- Be sure to get the word out about the treasures to be found at your next garage sale by following the City rules on signs. The rules allow people the opportunity to advertise, but also protect the aesthetic character and property values of our city. Property owners may put up a temporary yard sign on their property as long as the sign does not extend onto public property or interfere with the view of drivers. Please be aware that the area between the sidewalk and the curb is public property, so signs are prohibited in that area. Be sure to remove the sign when your garage sale is complete and the sign no longer serves its purpose. Prompt removal of outdated signs helps ensure our city remains clean and clear of unsightly debris. Finally, do not attach your sign to rocks, fences, trees or utility poles. Such activities are specifically prohibited by the rules. For more details about the City rules on signs, check out the Ames Municipal Code, Chapter 21. If you have questions about what is allowed, don’t hesitate to call the City Clerk’s Office at 515-239-5105 or the City Attorney’s Office at 515-239-5146. Have a great spring and happy garage sales!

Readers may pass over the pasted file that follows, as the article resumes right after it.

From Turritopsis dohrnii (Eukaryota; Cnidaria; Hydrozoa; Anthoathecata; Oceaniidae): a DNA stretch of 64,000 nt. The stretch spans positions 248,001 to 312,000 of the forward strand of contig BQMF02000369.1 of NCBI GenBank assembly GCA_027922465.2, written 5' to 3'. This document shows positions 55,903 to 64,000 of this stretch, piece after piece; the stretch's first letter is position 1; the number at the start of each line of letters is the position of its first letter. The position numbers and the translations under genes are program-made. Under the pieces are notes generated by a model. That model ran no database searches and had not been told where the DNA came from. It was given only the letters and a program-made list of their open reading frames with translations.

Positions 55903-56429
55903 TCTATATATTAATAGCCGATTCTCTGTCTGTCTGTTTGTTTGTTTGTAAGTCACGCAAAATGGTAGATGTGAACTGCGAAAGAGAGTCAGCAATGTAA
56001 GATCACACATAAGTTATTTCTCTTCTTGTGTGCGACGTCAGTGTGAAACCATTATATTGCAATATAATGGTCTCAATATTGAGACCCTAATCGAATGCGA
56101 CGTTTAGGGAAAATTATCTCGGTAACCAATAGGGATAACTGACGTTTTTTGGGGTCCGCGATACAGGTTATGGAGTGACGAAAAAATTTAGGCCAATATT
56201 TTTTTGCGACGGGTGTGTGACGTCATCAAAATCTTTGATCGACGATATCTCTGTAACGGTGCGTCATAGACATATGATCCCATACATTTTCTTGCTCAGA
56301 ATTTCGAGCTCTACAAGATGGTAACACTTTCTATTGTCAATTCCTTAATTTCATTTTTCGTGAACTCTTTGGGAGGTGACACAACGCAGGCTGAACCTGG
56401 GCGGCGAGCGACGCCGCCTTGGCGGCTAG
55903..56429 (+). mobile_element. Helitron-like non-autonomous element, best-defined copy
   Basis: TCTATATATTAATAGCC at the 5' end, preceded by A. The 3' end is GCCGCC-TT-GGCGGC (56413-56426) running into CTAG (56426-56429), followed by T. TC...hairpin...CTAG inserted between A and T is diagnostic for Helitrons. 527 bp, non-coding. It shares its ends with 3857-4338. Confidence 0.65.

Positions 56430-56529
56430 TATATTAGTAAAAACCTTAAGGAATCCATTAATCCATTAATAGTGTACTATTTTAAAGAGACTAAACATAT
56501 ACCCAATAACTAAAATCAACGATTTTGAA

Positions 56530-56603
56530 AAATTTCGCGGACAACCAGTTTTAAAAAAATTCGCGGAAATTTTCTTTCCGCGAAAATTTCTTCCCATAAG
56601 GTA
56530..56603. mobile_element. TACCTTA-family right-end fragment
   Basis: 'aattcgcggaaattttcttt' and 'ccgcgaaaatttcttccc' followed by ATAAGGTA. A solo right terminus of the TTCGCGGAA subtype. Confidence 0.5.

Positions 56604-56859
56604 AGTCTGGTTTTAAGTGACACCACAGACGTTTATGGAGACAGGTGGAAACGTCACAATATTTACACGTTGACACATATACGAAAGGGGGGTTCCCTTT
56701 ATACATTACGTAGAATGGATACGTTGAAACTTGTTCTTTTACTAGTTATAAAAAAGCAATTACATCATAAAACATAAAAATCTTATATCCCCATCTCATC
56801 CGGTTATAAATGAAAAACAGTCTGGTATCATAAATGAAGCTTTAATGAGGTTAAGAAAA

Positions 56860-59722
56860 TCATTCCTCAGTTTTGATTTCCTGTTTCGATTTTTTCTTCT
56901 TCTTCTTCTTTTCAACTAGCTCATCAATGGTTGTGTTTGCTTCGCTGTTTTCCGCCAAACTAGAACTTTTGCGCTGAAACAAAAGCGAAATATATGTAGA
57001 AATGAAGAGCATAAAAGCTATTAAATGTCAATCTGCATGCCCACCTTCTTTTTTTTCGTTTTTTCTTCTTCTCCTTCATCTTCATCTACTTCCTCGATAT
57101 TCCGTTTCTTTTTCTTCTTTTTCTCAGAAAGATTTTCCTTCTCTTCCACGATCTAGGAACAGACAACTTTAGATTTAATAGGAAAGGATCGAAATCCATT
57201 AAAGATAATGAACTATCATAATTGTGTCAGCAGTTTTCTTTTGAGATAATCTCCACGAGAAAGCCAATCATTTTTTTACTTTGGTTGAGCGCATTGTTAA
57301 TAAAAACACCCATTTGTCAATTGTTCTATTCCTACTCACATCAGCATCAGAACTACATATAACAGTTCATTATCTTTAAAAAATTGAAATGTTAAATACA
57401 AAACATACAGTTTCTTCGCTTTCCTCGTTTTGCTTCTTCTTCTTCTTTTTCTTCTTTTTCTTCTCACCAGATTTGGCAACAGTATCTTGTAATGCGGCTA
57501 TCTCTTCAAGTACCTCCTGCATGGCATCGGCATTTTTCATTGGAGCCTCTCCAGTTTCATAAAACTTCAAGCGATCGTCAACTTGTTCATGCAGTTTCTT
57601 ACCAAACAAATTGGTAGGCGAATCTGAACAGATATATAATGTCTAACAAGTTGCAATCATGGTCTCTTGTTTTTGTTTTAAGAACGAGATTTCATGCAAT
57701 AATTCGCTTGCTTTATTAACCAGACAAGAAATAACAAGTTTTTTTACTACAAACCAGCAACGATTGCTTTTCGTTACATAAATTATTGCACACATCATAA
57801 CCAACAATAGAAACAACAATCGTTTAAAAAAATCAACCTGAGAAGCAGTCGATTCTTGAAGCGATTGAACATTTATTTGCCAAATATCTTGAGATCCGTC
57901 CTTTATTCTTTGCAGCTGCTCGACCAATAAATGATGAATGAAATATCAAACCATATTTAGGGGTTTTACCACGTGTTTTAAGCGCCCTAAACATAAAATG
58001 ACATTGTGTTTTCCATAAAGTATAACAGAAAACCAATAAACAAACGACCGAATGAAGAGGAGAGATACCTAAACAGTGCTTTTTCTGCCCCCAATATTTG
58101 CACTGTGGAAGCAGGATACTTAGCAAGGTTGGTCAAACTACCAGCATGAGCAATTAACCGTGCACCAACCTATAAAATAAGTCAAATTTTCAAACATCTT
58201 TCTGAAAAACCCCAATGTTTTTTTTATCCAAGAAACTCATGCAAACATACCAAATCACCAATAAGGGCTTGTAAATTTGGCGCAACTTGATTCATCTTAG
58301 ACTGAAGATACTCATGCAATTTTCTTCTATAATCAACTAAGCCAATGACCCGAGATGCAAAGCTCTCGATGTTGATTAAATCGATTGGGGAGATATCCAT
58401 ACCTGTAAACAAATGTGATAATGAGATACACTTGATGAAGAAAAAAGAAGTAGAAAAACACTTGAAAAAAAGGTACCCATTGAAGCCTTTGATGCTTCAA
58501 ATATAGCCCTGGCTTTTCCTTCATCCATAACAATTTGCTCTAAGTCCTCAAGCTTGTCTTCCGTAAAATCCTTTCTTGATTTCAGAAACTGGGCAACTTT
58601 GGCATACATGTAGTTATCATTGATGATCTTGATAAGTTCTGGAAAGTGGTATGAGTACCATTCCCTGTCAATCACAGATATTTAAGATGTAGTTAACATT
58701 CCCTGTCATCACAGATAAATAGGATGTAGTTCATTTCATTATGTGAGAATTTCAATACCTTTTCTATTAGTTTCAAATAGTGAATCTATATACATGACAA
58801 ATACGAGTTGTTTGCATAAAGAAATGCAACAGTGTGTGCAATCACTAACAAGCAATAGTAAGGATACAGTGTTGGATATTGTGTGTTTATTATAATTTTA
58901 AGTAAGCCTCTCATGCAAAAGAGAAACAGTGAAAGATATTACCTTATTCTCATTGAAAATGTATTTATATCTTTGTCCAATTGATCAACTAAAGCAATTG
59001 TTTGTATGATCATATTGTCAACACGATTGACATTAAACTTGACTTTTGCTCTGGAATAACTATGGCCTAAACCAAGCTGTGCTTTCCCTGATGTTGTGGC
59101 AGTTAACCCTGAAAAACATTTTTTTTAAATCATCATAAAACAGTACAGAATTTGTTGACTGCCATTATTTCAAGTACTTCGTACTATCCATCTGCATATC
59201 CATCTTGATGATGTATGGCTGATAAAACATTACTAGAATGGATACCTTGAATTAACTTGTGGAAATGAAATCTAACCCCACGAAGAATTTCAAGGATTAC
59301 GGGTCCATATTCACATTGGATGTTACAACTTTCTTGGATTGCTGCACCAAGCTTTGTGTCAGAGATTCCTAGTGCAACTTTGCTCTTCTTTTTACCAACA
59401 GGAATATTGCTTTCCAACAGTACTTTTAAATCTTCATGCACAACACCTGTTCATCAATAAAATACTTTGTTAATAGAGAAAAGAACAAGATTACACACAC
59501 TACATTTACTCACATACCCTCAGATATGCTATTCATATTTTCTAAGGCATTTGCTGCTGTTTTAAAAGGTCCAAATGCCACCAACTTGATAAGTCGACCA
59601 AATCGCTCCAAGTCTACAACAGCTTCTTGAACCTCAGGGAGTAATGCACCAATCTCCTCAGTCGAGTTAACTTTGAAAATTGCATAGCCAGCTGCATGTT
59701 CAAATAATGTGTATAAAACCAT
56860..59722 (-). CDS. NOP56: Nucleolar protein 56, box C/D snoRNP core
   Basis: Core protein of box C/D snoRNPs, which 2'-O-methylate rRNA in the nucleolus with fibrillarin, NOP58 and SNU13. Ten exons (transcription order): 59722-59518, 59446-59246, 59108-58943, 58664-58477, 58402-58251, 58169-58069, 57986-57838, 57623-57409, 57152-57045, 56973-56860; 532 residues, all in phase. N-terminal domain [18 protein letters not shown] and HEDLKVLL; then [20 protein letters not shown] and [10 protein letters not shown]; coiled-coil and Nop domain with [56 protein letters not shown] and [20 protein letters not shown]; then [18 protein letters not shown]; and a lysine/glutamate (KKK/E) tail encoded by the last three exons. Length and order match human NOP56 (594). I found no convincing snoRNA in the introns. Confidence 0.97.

- Ames residents have several options when it comes to disposing of raked leaves. The leaves can be collected with regular garbage collection services, provided they are kept separate from other household garbage. Leaves can also be used for mulch, otherwise known as land application, or they can be composted for use as fertilizer. Mulching or composting can take place at the residence or at another location so long as the provisions in the Ames Municipal Code are followed.